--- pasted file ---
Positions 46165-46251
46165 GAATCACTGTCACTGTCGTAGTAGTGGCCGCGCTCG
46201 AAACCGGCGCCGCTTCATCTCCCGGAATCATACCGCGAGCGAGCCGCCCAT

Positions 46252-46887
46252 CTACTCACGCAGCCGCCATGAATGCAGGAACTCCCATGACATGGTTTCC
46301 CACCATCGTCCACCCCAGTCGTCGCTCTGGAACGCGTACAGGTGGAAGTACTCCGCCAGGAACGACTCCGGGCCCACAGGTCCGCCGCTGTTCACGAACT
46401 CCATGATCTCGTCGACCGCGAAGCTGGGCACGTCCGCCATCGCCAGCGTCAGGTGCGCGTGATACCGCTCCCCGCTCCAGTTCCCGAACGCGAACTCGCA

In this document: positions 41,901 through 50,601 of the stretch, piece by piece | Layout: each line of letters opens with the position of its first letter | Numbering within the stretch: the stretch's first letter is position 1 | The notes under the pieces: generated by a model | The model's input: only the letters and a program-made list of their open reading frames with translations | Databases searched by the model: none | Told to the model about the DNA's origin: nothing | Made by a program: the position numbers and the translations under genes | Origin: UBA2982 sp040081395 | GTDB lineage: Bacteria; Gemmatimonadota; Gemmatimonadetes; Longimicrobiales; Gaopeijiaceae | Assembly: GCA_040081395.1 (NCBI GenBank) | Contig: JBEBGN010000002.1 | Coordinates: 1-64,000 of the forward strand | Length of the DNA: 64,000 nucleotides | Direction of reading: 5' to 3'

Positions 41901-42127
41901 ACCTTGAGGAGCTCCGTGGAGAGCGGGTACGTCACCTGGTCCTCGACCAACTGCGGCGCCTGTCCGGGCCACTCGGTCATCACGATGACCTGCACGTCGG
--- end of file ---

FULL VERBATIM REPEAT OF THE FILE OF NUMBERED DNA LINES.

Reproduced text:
Positions 46165-46251
46165 GAATCACTGTCACTGTCGTAGTAGTGGCCGCGCTCG
46201 AAACCGGCGCCGCTTCATCTCCCGGAATCATACCGCGAGCGAGCCGCCCAT

Positions 46252-46887
46252 CTACTCACGCAGCCGCCATGAATGCAGGAACTCCCATGACATGGTTTCC
46301 CACCATCGTCCACCCCAGTCGTCGCTCTGGAACGCGTACAGGTGGAAGTACTCCGCCAGGAACGACTCCGGGCCCACAGGTCCGCCGCTGTTCACGAACT
46401 CCATGATCTCGTCGACCGCGAAGCTGGGCACGTCCGCCATCGCCAGCGTCAGGTGCGCGTGATACCGCTCCCCGCTCCAGTTCCCGAACGCGAACTCGCA

In this document: positions 41,901 through 50,601 of the stretch, piece by piece | Layout: each line of letters opens with the position of its first letter | Numbering within the stretch: the stretch's first letter is position 1 | The notes under the pieces: generated by a model | The model's input: only the letters and a program-made list of their open reading frames with translations | Databases searched by the model: none | Told to the model about the DNA's origin: nothing | Made by a program: the position numbers and the translations under genes | Origin: UBA2982 sp040081395 | GTDB lineage: Bacteria; Gemmatimonadota; Gemmatimonadetes; Longimicrobiales; Gaopeijiaceae | Assembly: GCA_040081395.1 (NCBI GenBank) | Contig: JBEBGN010000002.1 | Coordinates: 1-64,000 of the forward strand | Length of the DNA: 64,000 nucleotides | Direction of reading: 5' to 3'

Positions 41901-42127
41901 ACCTTGAGGAGCTCCGTGGAGAGCGGGTACGTCACCTGGTCCTCGACCAACTGCGGCGCCTGTCCGGGCCACTCGGTCATCACGATGACCTGCACGTCGG